Theïpanel is con
nected by the cable 5I with each inlet valve and
isïconnected by the cable 52 with each of the exit
The thermostat 56 extendinginto the
> valves.
air space above the liquid in the last container
50 Ille actuates mechanically or electrically, prefer
ably `the latter, the heat supply control valve 45
through the Wire 51 which may,'but need not, be
connected to the panel 50.
,
ì
,
, Theshrinkage 0f the liquid. which is thought
55 „tolbe inseparablefromthe process of pasteurizing
2,411,681
3
is practically eliminated in my process by pre
venting air from taking moisture from the milk.
This is accomplished by using the same air over
and over again during an indeñnite number of
cycles of filling, holding, and emptying. As the
air is displaced from one container, as Iûa, the
same air at constant temperature and pressure is
entering another container, as 10e, without need
for appreciable make-up air from outside. vHence
4
header 40 in the ñrst tank it is entering the ñnal
tank Ille at precisely the same rate and the same
temperature and pressure, The valve 62 on each
container insures that the temperature of the
air or other iluid at the top of the container shall
Y remain constant.
The thermostatically operated
valve opens at a chosen temperature, say 148° F.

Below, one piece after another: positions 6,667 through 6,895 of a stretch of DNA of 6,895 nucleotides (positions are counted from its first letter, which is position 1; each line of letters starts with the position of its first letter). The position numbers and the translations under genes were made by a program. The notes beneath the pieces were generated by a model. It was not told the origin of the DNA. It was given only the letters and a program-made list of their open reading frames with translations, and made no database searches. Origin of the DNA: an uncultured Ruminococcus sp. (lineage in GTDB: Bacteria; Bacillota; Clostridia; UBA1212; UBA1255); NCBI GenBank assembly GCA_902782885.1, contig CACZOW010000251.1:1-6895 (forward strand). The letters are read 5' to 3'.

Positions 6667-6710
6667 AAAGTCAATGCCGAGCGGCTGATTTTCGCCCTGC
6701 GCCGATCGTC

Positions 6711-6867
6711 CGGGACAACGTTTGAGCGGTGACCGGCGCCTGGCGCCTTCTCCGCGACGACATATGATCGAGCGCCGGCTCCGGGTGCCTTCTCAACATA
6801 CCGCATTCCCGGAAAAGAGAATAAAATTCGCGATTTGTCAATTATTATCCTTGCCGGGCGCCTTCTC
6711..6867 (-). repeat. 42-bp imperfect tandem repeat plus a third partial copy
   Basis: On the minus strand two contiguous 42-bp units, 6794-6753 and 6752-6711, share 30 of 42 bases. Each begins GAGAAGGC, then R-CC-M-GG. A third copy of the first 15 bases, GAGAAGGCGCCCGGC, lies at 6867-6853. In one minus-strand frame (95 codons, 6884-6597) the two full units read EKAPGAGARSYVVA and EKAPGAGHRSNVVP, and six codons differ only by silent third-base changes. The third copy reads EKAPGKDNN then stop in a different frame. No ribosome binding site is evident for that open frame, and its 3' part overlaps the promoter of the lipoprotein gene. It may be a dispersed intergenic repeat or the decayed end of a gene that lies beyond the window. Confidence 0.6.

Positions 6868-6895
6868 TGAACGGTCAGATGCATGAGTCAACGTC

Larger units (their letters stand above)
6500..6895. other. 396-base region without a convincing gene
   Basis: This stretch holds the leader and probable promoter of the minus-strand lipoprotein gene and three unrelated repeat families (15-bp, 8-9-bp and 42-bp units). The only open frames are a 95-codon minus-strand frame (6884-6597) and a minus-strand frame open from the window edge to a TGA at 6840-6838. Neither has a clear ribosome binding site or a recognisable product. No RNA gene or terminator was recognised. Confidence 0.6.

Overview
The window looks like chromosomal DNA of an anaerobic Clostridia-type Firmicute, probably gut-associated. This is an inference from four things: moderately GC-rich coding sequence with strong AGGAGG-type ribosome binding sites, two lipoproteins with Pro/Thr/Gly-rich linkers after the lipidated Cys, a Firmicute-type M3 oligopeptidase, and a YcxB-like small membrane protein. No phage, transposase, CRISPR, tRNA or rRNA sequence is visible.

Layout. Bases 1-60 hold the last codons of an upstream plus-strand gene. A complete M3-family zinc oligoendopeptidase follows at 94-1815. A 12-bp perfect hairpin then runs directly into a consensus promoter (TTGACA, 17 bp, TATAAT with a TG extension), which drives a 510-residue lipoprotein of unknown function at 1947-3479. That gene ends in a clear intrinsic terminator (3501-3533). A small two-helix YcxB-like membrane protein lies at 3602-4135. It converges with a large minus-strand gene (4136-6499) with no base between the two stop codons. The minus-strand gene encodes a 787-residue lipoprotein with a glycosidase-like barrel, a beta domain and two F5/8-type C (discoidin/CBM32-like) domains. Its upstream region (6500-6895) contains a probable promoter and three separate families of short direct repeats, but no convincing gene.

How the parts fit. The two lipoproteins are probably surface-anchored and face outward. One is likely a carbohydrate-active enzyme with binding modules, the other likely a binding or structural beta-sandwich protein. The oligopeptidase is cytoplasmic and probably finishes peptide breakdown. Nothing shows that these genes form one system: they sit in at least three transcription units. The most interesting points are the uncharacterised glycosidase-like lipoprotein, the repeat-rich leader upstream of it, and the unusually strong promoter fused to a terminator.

and lets out the air which at this temperature is
colderV than desired and'by lowering-the pressure
this air after first being saturated with Water va
causes air' to enter fromA the heated air line 43
'por ís incapable of taking up further moisture
and, corresponding to its pressurey counteracts'
which itself is kept at a constant pressure by the
the vapor pressure of the liquid and consequently Y
ordinary mechanism and its temperature is
maintained by the automatic Valve 45 controlled
avoids shrinkage.
In my process foaming is minimized by increas
by' thermostat 56 in the removable top of con
tainerv Ille. As is quite obvious, the valve 62 will
ing the surface tension so as to prevent the
open. upon a rise of temperature when the sys
tem is used for chilling the liquid as in that case
theY temperature of the upper fluid will be lower
than that of the liquid beneath, and the heater
ules of gas from coalescing. In froth or foam
an enormous area of gas surface is produced as 20 30 will be a refrigerating device.
As milk rises in the tank AIlia it receives heat
the gas phase is dispersed as minute bubbles- in
from the heater in contact> with only a portion of
the liquid phase.. The gas bubbles persist. for
the bottom of the container.A The thermometer
some time. owing to the presence of milk colloids
t5 indicates the temperature and the adjacent
in a solid condition.v Foamingv tends to convey
thermostat operated by the temperature opens or